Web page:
Classic meets modern

The SAWTEQ B-300 flexTec itself is basically standard, as is the storage system. The key to effective batch size 1 production is the robot: in combination with a dividing saw, which in terms of design and equipment largely corresponds to a classic SAWTEQ B-300, it makes the wide range of processing operations possible. This diversity is further enhanced by the fact that the SAWTEQ can also be operated manually, for example, when cutting packages. "The machine covers up to 6 cm," reports Baumgartner. "We cut up to 5 cm and thereby use the package cut time and again." The second key component of the SAWTEQ—this time for unmanned production—is the intelligent destacking concept on the lifting tables. With sophisticated algorithms, the software responsible ensures that the appropriate stacks are always formed for subsequent processing. The SAWTEQ is equipped with a laser scanner that measures the height of the stack in real time and ensures that the lifting tables are always positioned at the exact height required. The recognition of parts in the stacks is ensured by the labeling of each part during cutting. In addition to the "CADmatic 5" control software and the destacking software, the future-oriented joinery also works with the "Cut Rite" optimization tool, which the company acquired with the previous saw. For the SAWTEQ, therefore, it was simply a matter of upgrading to the "Professional" version. "Because the interface to our CAD software RSO was already established, we were able to transfer all data from the design to the saw immediately."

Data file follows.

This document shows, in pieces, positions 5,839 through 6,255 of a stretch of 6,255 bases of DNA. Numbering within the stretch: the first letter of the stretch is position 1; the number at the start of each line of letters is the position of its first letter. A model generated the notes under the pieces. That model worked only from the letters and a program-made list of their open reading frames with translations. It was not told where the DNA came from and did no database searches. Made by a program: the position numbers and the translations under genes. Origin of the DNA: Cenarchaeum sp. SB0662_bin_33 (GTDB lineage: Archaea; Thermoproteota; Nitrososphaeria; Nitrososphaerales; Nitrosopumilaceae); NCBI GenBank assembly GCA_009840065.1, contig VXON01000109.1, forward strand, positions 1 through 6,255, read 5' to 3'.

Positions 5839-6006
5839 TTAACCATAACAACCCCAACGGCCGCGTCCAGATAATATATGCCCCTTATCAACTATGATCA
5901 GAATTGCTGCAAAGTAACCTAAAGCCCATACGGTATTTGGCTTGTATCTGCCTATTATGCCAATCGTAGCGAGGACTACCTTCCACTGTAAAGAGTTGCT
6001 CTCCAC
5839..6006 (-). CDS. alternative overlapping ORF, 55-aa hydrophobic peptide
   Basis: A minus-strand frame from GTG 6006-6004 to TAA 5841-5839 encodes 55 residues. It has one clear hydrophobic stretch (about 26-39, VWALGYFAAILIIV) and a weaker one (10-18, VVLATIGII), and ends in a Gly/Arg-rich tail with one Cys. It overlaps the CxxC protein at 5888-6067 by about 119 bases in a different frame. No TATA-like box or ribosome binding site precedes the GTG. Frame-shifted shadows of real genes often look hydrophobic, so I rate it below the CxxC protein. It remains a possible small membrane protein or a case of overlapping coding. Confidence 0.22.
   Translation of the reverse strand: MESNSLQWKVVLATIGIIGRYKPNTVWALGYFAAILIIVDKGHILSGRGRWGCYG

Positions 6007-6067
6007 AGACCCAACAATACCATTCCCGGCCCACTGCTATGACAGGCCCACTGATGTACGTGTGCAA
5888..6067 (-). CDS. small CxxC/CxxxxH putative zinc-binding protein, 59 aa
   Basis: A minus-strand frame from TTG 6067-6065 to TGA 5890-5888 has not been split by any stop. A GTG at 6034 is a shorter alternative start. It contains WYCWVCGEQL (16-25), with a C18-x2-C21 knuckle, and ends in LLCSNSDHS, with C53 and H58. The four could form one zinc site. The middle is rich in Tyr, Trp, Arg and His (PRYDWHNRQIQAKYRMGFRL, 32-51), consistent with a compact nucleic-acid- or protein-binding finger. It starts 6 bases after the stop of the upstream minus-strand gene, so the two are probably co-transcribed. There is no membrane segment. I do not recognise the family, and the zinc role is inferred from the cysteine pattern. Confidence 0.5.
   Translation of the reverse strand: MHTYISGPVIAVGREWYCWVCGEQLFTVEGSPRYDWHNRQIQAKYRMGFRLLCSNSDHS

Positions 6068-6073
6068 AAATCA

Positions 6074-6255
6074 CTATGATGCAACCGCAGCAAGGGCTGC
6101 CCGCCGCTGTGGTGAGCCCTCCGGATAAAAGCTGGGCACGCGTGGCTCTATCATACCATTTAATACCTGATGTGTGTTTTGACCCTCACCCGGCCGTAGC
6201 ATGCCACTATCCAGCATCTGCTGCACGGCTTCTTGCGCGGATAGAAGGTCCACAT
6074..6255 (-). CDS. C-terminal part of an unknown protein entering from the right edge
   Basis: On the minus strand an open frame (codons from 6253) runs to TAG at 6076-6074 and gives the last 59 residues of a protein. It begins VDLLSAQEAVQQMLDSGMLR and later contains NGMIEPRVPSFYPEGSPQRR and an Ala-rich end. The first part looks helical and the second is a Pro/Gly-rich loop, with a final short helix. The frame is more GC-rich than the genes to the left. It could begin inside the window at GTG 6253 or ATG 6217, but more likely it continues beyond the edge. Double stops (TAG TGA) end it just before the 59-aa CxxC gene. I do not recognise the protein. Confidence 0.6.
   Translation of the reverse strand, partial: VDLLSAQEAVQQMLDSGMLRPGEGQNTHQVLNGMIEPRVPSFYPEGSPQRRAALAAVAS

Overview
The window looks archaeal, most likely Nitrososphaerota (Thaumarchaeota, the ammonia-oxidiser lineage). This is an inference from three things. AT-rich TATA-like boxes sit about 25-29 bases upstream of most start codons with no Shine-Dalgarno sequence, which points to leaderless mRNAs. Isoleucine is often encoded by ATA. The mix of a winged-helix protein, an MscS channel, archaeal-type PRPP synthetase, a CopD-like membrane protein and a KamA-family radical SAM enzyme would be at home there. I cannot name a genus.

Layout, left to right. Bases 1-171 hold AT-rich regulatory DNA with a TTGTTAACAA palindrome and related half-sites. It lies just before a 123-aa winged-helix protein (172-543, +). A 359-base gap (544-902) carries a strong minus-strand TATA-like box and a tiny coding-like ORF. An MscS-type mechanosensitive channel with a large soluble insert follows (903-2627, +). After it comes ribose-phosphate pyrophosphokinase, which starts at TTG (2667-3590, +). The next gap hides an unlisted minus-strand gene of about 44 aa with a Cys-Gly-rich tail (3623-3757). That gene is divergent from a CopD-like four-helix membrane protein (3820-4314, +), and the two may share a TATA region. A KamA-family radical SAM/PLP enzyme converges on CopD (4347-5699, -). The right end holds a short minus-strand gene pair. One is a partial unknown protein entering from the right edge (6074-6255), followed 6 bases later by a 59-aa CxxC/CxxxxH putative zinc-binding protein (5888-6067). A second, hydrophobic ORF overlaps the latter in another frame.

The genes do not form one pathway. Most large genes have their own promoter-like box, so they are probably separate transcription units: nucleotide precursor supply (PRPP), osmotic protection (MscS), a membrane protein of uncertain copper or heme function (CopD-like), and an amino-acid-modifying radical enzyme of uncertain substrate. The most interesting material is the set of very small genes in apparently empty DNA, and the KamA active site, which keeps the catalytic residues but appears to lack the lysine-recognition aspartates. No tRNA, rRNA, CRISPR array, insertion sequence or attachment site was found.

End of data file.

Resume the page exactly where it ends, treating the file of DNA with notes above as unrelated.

A house without a housekeeper

After a year working with the robot saw, the young businessman is "completely satisfied. I would buy it again immediately." At the beginning, he was still a bit skeptical about unmanned production. "We kept going back to the machine time and time again to see if it was doing its job," he smiles. "Today, the SAWTEQ works for four or five hours without anyone being there. We just pick up the finished stacks and quickly check if everything is OK. That's all." If there are a lot of orders, the saw is used at the weekend as well. But not by the employee who used to be employed on the saw. They are now performing tasks in other areas. The owner appreciates that "it is a big difference whether it is a robot that is sawing or a human being who can always make a mistake, even if that's just because of our wide range of materials alone. Now we have little waste and the quality is right." After all, the saw checks every panel to see if it is at an angle. If the surface is damaged, that is also measured and the system stops. Baumgartner is therefore convinced: "The SAWTEQ guarantees us the quality and flexibility in unmanned production that we need to meet our deadlines."